In this age of high speed computing, SSDs have become a staple for consumers and enterprise needs alike. SSDs are new-age storage media that provide reliability and higher performance as compared to traditional platter-based Hard Disk drives or HDDs.
While the SSDs provide exceptional performance, they tend to have shorter life spans (SSD endurance is measured in TBW or Total Bytes Written). Not just that, due to their compact size and lack of mechanical parts, SSDs are prone to data loss in various scenarios like power outage, improper SSD removal, and more. Unexpected power outages or power cuts not only lead to data loss but could also render the drive unusable.
To minimize the chances of data loss and device malfunction in case of unexpected power loss or outage, manufacturers add a layer of Power Loss Protection or PLP mechanisms to ensure data safety and device’s integrity. Both, consumer and enterprise grade SSDs come with baked-in PLP mechanisms to function as a safety measure for safeguarding data and device’s health.
Power Loss Protection – A Closer Look at SSD Resiliency
Data loss in a storage device due to an unexpected power outage is nothing new. Same is the case with the SSDs. Consumer SSDs, especially the NVMe SSDs are compact designed for mobility. Power loss protection or PLP mechanisms are countermeasures added by the manufactures into their SSDs to provide an additional layer of security for keeping the data secure and the device’s integrity intact.
Early consumer SSDs were not equipped with any kind of PLP and thus were quite susceptible to data loss due to unexpected power outages or cuts. Newer ones have firmware-based PLP mechanisms that provide data protection during power outage.
All PLP mechanisms require technical support from the drive controller and firmware for detecting power losses and commencing data flush process. They work in tandem with capacitors present on the PCBA for providing backup power supply to the drive for safely transferring data from DRAM to NAND flash storage.
Consumer SSDs come with basic surface-based standard ceramic capacitors that work on additional code embedded into the SSDs firmware. This mechanism provides a very short duration (approx. 1ms) of backup power to the DRAM to flush the data into the NAND flash.
Enterprise SSDs, on the other hand, are used in medium and large scale organizations, military and other important places and hence they are embedded with tantalum capacitors, a.k.a. super capacitors that are efficient and can work at high temperatures. These capacitors ensure device’s integrity and safeguard data during an unexpected power loss.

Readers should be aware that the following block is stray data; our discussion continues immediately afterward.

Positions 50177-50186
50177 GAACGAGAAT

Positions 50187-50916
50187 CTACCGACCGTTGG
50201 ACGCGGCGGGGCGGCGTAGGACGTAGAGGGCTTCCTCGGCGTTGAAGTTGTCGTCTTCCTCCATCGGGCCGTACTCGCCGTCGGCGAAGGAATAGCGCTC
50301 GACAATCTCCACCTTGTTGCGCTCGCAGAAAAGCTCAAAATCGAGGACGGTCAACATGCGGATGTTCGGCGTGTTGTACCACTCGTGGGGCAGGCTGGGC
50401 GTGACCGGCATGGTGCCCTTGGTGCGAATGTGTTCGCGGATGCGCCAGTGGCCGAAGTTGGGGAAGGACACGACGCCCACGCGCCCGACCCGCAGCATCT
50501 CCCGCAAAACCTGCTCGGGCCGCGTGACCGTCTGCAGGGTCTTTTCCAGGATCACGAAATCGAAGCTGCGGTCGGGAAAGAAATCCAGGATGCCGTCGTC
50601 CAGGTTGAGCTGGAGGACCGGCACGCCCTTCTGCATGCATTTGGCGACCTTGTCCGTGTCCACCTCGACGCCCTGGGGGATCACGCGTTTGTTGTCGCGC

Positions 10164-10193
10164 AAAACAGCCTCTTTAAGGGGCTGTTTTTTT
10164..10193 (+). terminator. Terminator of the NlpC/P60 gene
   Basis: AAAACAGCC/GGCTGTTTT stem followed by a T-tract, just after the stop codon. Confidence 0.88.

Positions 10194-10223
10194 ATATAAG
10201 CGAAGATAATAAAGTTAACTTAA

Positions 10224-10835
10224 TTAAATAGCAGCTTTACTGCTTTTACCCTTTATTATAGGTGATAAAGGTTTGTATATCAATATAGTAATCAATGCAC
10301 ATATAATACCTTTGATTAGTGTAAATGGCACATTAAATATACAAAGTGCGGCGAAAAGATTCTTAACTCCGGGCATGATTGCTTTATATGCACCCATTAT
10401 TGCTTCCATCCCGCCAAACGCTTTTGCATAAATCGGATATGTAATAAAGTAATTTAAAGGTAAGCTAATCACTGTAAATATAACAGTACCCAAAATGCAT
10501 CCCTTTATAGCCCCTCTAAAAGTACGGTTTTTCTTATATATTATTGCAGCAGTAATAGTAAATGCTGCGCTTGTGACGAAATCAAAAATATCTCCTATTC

Unexpected power outages are one of the biggest reasons for severe data loss and device corruption. Though regular backups ensure data recovery in case of data loss. They too fail at times like these. Power outages could lead to severe data loss causing massive downtimes, ultimately impacting businesses and consumers, altogether.
Types of Countermeasures Used in SSDs
SSD manufacturers use various types of power loss protection mechanisms or countermeasures like –
- Ceramic capacitors
- Super capacitors or tantalum capacitors
- Microcontroller units
- Sensitive circuitry
During shutdown or an expected power outage, battery or capacitors used in the SSDs provide additional power backup for a very short period of time for flushing the data from volatile DRAM to non-volatile NAND flash.
Microcontroller Unit (MCU) is a chip-based PLP mechanism that monitors fluctuations in input power and informs the drive controller to start flushing the data if it detects any loss in power. MCU works with the power capacitors to provide additional power to the drive for transferring the data from DRAM onto the NAND flash.
While the consumer SSDs are designed to be economical and thus are offered with firmware-based PLP mechanism, enterprise SSDs are designed for longevity and to maximize data security. Hence, they come with durable tantalum capacitors to provide backup power in case of sudden power loss.
How PLP Works?
A PLP countermeasure works during both normal shutdown and unexpected power loss scenarios. Basically, when the drive controller detects a drop in the input power below the threshold, it informs the host to stop sending the data and start flushing the data in-flight and the data present in the DRAM quickly to the NAND flash.
DRAM is volatile in nature and requires an external source of power to transfer the data stored into it to the NAND flash. This is where power capacitors come into the picture. They provide additional power supply to the DRAM to transfer the data and fill the mapping tables.